Thomson Reuters, Washington, California discussed on KNX Programming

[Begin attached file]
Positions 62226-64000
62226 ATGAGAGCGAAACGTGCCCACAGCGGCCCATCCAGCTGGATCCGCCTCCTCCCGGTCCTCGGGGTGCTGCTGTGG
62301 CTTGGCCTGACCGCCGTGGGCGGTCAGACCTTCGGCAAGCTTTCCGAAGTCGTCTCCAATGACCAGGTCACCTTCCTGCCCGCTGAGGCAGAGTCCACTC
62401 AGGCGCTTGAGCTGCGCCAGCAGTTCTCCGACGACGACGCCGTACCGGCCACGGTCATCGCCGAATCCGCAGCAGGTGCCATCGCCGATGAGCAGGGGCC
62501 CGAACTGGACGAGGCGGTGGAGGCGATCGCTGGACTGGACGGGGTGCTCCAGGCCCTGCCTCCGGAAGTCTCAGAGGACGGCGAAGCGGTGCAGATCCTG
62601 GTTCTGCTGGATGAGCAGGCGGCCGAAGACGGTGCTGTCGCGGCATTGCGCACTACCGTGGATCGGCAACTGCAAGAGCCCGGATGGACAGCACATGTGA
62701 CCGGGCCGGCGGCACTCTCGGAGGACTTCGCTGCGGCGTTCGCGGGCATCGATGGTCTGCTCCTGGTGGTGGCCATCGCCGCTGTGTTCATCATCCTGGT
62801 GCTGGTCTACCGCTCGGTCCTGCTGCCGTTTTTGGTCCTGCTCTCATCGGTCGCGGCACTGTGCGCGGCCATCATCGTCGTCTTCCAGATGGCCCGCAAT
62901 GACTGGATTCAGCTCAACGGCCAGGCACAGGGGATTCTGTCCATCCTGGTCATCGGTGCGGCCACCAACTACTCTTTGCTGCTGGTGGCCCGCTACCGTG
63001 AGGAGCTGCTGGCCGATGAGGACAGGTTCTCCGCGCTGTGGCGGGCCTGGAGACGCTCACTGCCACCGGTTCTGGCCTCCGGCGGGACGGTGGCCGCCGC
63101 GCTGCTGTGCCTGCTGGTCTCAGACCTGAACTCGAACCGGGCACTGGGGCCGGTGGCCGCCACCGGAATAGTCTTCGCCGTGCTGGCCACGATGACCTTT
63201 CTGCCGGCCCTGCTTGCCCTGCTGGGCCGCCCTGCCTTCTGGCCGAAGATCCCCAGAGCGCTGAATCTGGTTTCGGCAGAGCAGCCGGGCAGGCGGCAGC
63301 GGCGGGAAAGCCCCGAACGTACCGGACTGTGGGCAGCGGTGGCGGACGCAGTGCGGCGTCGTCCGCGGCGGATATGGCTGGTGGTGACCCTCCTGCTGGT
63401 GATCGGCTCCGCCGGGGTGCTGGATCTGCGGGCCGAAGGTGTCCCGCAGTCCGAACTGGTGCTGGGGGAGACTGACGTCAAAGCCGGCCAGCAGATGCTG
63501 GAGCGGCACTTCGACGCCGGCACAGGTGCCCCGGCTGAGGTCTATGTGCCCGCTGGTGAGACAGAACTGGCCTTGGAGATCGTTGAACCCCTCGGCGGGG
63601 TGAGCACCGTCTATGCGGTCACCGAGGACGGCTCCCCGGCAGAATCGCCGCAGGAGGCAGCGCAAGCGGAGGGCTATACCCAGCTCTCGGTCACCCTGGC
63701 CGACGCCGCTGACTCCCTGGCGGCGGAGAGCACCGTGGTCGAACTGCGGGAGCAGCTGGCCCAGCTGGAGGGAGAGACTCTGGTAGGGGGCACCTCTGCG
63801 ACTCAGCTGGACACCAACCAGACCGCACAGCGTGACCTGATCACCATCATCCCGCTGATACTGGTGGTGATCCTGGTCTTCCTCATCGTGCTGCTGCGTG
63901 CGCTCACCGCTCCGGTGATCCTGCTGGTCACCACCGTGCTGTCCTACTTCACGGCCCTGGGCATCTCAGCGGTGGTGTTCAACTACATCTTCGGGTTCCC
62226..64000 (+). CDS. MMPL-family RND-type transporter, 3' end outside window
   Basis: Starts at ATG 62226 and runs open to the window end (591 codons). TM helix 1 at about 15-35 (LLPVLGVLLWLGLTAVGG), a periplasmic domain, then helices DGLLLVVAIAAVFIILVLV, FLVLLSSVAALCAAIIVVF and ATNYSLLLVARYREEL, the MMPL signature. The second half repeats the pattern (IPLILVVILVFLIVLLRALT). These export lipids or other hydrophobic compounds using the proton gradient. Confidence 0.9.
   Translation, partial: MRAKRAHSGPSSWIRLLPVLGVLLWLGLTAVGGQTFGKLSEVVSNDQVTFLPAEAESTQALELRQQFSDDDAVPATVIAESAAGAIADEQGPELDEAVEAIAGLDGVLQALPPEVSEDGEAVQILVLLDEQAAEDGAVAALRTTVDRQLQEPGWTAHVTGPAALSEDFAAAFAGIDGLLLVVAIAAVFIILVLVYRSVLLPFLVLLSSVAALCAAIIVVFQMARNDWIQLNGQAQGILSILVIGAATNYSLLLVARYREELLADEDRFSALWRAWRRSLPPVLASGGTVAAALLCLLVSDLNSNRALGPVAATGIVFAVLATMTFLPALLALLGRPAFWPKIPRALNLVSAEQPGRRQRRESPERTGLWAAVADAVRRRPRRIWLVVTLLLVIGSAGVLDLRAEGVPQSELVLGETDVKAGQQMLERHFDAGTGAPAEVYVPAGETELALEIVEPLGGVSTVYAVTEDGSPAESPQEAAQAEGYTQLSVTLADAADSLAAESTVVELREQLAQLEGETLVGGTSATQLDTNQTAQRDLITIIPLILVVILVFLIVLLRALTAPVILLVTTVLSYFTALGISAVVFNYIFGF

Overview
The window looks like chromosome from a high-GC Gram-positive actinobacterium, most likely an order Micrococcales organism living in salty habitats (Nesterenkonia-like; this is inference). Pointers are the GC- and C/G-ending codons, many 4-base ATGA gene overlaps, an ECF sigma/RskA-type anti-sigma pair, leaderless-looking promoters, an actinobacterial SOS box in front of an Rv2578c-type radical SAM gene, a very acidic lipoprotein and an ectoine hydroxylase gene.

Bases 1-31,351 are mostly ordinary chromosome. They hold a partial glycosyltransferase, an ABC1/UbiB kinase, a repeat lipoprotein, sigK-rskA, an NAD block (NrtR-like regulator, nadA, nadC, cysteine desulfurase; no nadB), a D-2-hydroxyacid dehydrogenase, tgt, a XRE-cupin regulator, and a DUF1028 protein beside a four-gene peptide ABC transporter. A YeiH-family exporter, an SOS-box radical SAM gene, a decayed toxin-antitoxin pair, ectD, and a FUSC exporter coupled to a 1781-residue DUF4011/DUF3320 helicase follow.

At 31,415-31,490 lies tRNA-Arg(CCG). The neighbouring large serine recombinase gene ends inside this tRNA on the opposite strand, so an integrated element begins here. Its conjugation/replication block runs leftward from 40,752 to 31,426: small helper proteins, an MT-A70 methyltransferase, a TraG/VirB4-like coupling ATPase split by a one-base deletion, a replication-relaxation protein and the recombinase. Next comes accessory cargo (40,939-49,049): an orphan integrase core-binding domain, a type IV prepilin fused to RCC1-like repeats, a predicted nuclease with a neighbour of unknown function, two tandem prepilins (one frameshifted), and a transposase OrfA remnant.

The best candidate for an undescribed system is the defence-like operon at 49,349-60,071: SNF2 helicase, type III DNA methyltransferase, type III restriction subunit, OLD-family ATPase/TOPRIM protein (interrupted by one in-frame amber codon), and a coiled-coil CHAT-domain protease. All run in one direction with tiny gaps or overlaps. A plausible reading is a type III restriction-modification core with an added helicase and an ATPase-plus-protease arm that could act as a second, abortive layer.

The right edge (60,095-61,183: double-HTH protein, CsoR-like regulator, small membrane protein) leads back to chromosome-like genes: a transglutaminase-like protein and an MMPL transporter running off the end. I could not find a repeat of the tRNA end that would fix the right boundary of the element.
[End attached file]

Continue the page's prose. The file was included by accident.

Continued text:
Ten a rather. Eight forty seven. Money continues as Frank Motech corporate, social responsibility matters more than ever in the age of the metoo movement in corporate America, so says Patsy door leading expert in the field of social impact, corporate, social responsibility, diversity and inclusion and sustainability she oversees all of those functions at Thomson Reuters. She's also Forbes magazine contributor wrote about the subject recently. She also gave the keynote presentation at the recent state association of county retirement systems conference Patsy door. Thank you very much for joining me here this weekend and tell us about all these topics at the workplace these days. This is a critical an exciting time for these topics. Right because what's happening given the geopolitical environment that we're faced with on a global basis rising voices. Whether it's me too movement or otherwise, and certainly the rise of impact investing social impact is becoming that much more important for stations to really take it seriously. And so what we're focusing on is how do you do that best and what organizations are doing it? Well, and why should we care about this stuff? Tells about the impact the metoo movement is having on corporate American. Well, it's beans at corporations have to take this stuff. Seriously. Right. So at the end of the day women's voices are rising we realized that there are fifty percent of the population, obviously. But certainly they represent a lot lower percentage varies by organization, but using the twenty s in terms of senior leadership positions, and it's a time where we need to address these issues at a faster pace than ever before. And tell us about the impact of the last election and more women being elected to congress and so forth. And what impact do you see that? I think that's great. And I I'm an optimist. So I mean, I think great things are happening. And the fact that there's more than one hundred women now in office is fantastic. I think it says a lot that these voices are getting louder and louder and women want to have a seat at the table not only in corporations, but certainly in the government, and what do you think should be some of the priorities in Washington to address some of the big issues we heard about in the last year, or so, well, I think a couple of things first of all I believe very strongly that corporations have the biggest role to play here. But the other. Piece is really having those public private partnerships, and with example of California and the governor recently just about a month ago. Putting in place a requirement for women on boards. These are the types of things we want wanna see happening, and that's the first state in the United States. I'd love to see other states follow suit. I think unfortunately, to be brutally honest, we need to put legislation in place at this point because we're just not making the progress we need to do see under the other states following California's lead on that. Well, other states are discussing it. I I'm not sure I know of any particular state that's discussing it seriously at this point. But yeah, I suspect that we will see that change particularly in light of the election and unleaded this bold move, which is only a month old that we will see more states coming forward as far as socially responsible investing. The challenge has always been getting returns on those investments and give us an update on how things are going in that world, these as sure so that is also changing impact investing is on the rise. It's now a two hundred fifty billion dollar industry on the rise eighteen percent year on year increase. So what's happening is? People are starting to see there is a positive correlation between social impact and the bottom line. We can't say there's a causation yet. But we can certainly say there's a positive correlation. People are starting to see investors in particular are starting to see that over time. The financial performance increases by investing and social impact and give us some examples of the hot topics in that world getting away from gun companies, for example, or tobacco companies were some of the other hot topics in that area. That's a great one supply chain is the big topic. Right. So human trafficking and supply chains particularly given the globalization of large organizations and not being able to fully understand or appreciate all of the depth and complexity of the supply chain to build out products. And so that's really really a hot topic. And there's multiple aspects to that. How do you monitor it how do you track? It. How do you make sure that things like human trafficking, and modern slavery, given the minds modern slavery act, for example, are not happening. That's the topic today in in that world should companies again be vigilant or relate for Washington. What's your view on that companies need to be vigilant? Now, I'm coming from a corporate perspective, that's my background. And I believe that our role is stronger than ever an absolutely needed. And we need to work not only as individual organizations, but as a collective to basically saying in a perfect example of that is that three thousand companies have signed onto the UN global compact, which is basically committing to the sustainable development goals that were released by the UN three years ago. So you're starting to see this movement of companies coming together saying we're gonna do this. And we're going to take it seriously since you follow this world so closely other companies that are shining examples of doing things, right? I get that question a lot, and I hesitate to answer it because I think every company has a good story to tell and some companies are doing better than others industry-wide, historically, technology and financial services have struggled most with these topics. But that's absolutely changing. I can state that having said what I just said that we did develop a diversity and inclusion index a couple of years ago and the top four companies are essential. Medtronic's DIGOS and gap, and you can see through those four it's all different industries. So it's interesting times. That's your thank you very much for joining us here this weekend, absolutely anytime. Thank you. That's Patsy door who oversees corporate social responsibility diversity and inclusion and sustainability functions at Thomson Reuters coming up a preview the week ahead on the business scene that a more straight ahead on Motech on holiday, tips and wine stories.